A third of advisers say non-standard assets play key role in SIPPs
Nearly a third of advisers say non-standard assets are a key component of SIPPs despite ongoing caution over high-risk investments in the wake of recent court cases.
A CoreData Research study of 250 UK advisers found 29 per cent think non-standard investments have an important role to play in SIPPs. This proportion increases to 36 per cent of advisers focused on mass-affluent clients and four in 10 (39 per cent) younger advisers with up to 10 years industry experience.
Furthermore, some advisers think regulations aimed at SIPP providers holding non-standard assets have been detrimental. About three in 10 (28 per cent) say SIPP capital adequacy rules have restricted investment choice and a fifth (21 per cent) think the rules should be updated to make it easier for investors to purchase non-standard investments. A higher proportion of mass-affluent advisers (27 per cent) want the rules updated.
While advisers continue to worry about high-risk investments, concerns have eased slightly from last year. Four in 10 (40 per cent) say SIPP providers should not be allowed to hold non-standard investments — down from 49 per cent last year. And half (56 per cent vs 59 per cent in 2019) say they are more cautious about high-risk SIPP investments in the aftermath of recent court cases.
Meanwhile, charges remain the biggest headache when advising on SIPPs. Six in 10 (62 per cent) advisers say high charges/fees are a main concern, although this is down from last year (75 per cent). But advisers express elevated levels of concern this year about PI coverage (23 per cent vs 15 per cent in 2019), claims management companies (22 per cent vs 15 per cent in 2019) and scams (15 per cent vs 8 per cent in 2019).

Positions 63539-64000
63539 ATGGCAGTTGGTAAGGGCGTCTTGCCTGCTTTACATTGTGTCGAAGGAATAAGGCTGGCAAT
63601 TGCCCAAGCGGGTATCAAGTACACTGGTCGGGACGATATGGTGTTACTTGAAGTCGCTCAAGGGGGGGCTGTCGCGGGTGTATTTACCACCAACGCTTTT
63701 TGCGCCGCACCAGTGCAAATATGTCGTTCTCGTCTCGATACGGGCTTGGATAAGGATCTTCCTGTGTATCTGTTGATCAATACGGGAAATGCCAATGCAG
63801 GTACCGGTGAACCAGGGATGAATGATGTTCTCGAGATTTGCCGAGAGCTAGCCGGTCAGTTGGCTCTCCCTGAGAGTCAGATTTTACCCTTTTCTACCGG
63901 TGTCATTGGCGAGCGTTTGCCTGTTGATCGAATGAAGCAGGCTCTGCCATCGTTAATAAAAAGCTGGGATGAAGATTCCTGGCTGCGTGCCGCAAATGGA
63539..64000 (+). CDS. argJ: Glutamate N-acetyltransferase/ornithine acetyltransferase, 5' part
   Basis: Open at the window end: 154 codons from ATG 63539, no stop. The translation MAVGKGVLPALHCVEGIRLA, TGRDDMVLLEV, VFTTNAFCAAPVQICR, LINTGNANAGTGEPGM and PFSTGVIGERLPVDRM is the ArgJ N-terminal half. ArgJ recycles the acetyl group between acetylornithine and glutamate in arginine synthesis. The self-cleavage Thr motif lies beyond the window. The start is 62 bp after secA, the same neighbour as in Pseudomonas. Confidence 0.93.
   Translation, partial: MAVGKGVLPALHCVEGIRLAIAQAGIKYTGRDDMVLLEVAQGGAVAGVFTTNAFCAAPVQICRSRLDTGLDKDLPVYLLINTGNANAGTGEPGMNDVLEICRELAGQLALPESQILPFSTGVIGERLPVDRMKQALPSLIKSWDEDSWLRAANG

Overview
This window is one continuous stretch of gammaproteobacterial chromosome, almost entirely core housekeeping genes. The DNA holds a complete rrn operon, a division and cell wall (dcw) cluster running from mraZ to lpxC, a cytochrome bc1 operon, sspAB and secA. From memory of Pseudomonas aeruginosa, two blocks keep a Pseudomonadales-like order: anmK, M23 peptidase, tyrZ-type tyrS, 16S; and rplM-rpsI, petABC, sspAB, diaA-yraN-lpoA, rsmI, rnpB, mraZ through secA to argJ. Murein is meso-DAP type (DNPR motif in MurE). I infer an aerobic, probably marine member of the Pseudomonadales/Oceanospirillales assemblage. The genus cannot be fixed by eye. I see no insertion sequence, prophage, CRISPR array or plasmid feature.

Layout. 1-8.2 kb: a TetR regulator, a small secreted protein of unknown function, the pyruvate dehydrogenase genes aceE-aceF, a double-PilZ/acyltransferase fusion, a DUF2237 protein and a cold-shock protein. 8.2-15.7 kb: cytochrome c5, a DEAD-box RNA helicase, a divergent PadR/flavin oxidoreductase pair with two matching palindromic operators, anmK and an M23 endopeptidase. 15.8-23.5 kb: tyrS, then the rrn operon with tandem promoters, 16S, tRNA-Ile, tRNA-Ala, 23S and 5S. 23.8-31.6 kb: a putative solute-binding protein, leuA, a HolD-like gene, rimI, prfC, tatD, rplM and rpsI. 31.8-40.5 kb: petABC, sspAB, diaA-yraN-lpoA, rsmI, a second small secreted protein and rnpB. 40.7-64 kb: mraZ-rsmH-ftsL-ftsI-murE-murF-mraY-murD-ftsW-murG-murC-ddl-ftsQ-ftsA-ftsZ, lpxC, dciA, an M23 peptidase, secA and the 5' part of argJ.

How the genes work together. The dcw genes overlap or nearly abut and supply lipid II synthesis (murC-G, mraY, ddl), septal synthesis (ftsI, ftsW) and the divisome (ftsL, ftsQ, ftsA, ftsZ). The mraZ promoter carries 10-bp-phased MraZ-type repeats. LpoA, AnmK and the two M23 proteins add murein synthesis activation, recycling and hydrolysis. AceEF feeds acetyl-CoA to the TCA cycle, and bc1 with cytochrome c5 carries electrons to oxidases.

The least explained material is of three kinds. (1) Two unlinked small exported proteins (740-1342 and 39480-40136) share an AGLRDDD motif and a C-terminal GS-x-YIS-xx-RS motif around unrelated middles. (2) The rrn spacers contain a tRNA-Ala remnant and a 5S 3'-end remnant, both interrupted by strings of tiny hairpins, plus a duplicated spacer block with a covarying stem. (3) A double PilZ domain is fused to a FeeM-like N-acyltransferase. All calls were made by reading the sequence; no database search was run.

“These higher levels of concern likely reflect pressures arising from the Covid-19 crisis,” saisaysd Craig Phillips, head of International, CoreData Research. “Some advisers might be struggling with soaring PI premiums amid the Covid-19 financial fallout, for example, while the crisis has also created new opportunities for pension scammers.”
Elsewhere, unit trusts and OEICs (84 per cent) top the client wish list when it comes to the most popular SIPP investments. Advisers also point to individual shares (40 per cent), cash (33 per cent) and investment trusts (27 per cent) as popular investments.
The relatively high cash proportion suggests investors have adopted a more defensive stance in response to the Covid-19 fuelled-market turbulence. And investment trusts, which can pay dividends from reserves, may hold more appeal for income investors at a time when many open-ended funds are suffering from dividend cancellations or suspensions.